Exploring another type of work, novelist Anne Enright’s tribute to multimedia artist Laurie Anderson illuminates how fans toil on behalf of their idols. As she recalls, ‘when I became a television producer […] I put the video of “O Superman” out on my first broadcast, which was also the first time it played on Irish TV.’ American writer Maggie Nelson shares the story of her ‘brilliant friend’ Lhasa de Sela – ‘I felt sure that Lhasa and her family were the most interesting things that had happened to me’ – in an insightful biography of the late singer. Another fascinating study is Baffler writer Liz Pelly’s piece on protest musician Agnes ‘Sis’ Cunningham. Later in life, she became the powerhouse behind the influential folk music magazine Broadside, ‘which she launched out of her kitchen in 1962.’
In contrast to Cunningham who worked from the home, in a setting traditionally coded as a woman’s domain, two other musicians discussed in the book developed as artists in what are often male-dominated spaces. The electronic studio is the natural home of composer Wendy Carlos, who wrote scores for films such as The Shining and A Clockwork Orange. Meanwhile, the Japanese noise artist Yoshimi reaches her fullest artistic expression on stage, where she often performs as a drummer. In an interview by Gordon, which is welcome for how it brings this musician to wider notice, Yoshimi explains that her concept of performance involves ‘exposing everything that is inside me to the outside world.’ On the other hand, as Gleeson shows in her sensitive essay on Carlos, the composer fiercely guards not just her privacy but also access to her musical catalogue. Consequently, it is in ‘danger of simply disappearing from the culture.’ Such is the composer’s desire to control the public narrative that she last updated her website only ‘to object to a recent biography.’ (Presumably, this refers to Amanda Sewell’s 2020 book.) Gleeson thoughtfully explores the tensions between creator and audience.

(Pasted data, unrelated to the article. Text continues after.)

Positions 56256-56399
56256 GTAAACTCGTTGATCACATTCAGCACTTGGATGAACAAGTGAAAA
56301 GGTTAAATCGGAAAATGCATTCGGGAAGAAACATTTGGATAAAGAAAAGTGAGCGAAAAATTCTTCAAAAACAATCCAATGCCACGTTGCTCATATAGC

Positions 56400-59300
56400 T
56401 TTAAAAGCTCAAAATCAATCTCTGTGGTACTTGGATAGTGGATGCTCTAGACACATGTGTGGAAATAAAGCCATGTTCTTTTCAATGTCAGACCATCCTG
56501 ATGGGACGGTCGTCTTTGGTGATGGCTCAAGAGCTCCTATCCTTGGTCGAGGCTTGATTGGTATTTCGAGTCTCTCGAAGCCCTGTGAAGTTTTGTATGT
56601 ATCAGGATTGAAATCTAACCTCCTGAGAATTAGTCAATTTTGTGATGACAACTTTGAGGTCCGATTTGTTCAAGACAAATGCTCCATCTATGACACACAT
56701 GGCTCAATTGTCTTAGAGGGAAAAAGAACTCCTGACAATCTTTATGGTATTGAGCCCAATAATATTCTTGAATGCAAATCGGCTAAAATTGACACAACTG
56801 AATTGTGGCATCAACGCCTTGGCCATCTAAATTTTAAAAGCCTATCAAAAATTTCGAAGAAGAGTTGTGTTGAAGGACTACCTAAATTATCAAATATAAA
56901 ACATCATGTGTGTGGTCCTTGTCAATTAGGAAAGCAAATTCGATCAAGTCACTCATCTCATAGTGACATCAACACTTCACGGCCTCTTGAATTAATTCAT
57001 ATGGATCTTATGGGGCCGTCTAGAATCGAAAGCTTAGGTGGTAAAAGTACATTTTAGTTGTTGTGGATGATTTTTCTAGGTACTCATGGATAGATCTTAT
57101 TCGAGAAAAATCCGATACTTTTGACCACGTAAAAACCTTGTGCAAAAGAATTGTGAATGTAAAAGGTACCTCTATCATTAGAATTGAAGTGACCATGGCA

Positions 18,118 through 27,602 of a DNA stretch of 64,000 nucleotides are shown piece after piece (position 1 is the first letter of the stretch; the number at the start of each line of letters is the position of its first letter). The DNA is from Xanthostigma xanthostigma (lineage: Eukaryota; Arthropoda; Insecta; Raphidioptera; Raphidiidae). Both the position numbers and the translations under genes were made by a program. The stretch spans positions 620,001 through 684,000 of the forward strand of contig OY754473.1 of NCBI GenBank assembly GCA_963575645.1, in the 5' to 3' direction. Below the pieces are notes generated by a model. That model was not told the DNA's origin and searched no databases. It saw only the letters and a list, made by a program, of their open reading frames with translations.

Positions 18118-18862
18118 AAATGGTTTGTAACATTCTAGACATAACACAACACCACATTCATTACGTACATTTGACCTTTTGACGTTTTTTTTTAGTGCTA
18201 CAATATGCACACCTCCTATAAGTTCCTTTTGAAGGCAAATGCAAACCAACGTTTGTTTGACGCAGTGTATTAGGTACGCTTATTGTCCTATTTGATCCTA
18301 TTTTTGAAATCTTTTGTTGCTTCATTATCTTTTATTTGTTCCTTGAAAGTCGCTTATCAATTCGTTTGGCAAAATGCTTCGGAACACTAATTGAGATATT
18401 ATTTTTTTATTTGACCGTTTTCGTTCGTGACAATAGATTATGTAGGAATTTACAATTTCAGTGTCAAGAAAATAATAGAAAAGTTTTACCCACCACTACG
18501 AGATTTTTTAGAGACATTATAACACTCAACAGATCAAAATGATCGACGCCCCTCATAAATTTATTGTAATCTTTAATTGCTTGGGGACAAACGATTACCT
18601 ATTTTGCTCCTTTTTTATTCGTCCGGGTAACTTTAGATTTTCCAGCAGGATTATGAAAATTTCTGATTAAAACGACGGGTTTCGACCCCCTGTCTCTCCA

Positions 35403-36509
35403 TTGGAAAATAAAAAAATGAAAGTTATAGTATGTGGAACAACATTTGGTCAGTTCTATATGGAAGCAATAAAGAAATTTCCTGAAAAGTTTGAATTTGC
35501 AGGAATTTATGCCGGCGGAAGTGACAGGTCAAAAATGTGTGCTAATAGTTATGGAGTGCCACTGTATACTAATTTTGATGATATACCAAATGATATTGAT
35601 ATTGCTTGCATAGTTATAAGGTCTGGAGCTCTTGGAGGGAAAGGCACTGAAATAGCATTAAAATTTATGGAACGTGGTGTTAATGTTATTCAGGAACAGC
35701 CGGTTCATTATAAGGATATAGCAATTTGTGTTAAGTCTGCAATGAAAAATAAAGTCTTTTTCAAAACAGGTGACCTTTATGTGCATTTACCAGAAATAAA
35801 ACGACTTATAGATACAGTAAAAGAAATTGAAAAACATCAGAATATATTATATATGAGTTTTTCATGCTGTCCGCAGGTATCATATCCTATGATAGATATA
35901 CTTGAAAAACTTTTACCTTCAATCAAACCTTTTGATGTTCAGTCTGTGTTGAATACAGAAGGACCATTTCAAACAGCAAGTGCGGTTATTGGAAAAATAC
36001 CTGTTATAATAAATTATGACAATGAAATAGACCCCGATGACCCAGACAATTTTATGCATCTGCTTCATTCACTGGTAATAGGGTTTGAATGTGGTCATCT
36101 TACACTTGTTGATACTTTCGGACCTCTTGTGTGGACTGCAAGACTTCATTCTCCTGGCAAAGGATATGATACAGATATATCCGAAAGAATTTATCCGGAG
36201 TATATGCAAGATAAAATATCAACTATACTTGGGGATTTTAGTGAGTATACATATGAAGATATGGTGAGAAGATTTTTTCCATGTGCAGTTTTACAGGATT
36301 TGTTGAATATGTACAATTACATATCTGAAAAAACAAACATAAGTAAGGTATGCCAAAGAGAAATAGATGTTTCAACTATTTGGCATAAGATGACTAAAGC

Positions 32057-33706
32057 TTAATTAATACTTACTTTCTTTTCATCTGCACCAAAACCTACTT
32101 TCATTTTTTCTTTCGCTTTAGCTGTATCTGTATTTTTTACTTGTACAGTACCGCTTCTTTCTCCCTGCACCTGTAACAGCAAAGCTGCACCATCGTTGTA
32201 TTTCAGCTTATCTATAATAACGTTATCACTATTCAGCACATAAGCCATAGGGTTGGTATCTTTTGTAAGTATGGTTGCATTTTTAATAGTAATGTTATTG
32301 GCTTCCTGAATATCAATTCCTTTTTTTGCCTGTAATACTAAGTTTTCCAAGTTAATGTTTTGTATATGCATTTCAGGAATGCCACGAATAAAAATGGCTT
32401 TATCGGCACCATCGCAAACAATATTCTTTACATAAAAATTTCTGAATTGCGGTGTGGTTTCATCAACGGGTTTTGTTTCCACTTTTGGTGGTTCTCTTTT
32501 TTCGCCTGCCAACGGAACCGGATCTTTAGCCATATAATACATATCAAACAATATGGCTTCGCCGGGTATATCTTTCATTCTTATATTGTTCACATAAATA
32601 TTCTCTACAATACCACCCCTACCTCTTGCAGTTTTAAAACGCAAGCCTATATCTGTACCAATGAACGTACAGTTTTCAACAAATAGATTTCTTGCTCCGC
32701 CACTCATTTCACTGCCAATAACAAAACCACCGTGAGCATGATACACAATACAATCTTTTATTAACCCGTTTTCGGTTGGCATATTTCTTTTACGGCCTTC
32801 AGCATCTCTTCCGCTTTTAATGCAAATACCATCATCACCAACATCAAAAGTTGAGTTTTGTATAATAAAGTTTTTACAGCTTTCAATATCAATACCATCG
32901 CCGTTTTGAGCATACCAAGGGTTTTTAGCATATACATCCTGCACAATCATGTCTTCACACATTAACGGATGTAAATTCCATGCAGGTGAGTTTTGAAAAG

A woman’s work in music is often a negotiation between self-expression and society’s expectations. And, as Carlos’ attitude towards biographers suggests, writing about women in music is also an act which can be contested. The challenge of rising to this task is usually best met by those with experience or expertise in the music world. As music writers constitute a minority of the contributors here, the extent to which this book can tackle its subject is somewhat limited.
This Woman’s Work, edited by Sinéad Gleeson and Kim Gordon, is published by White Rabbit. Visit www.whiterabbitbooks.co.uk.
Published on 3 May 2022
Dr Laura Watson is Associate Professor of Music at Maynooth University.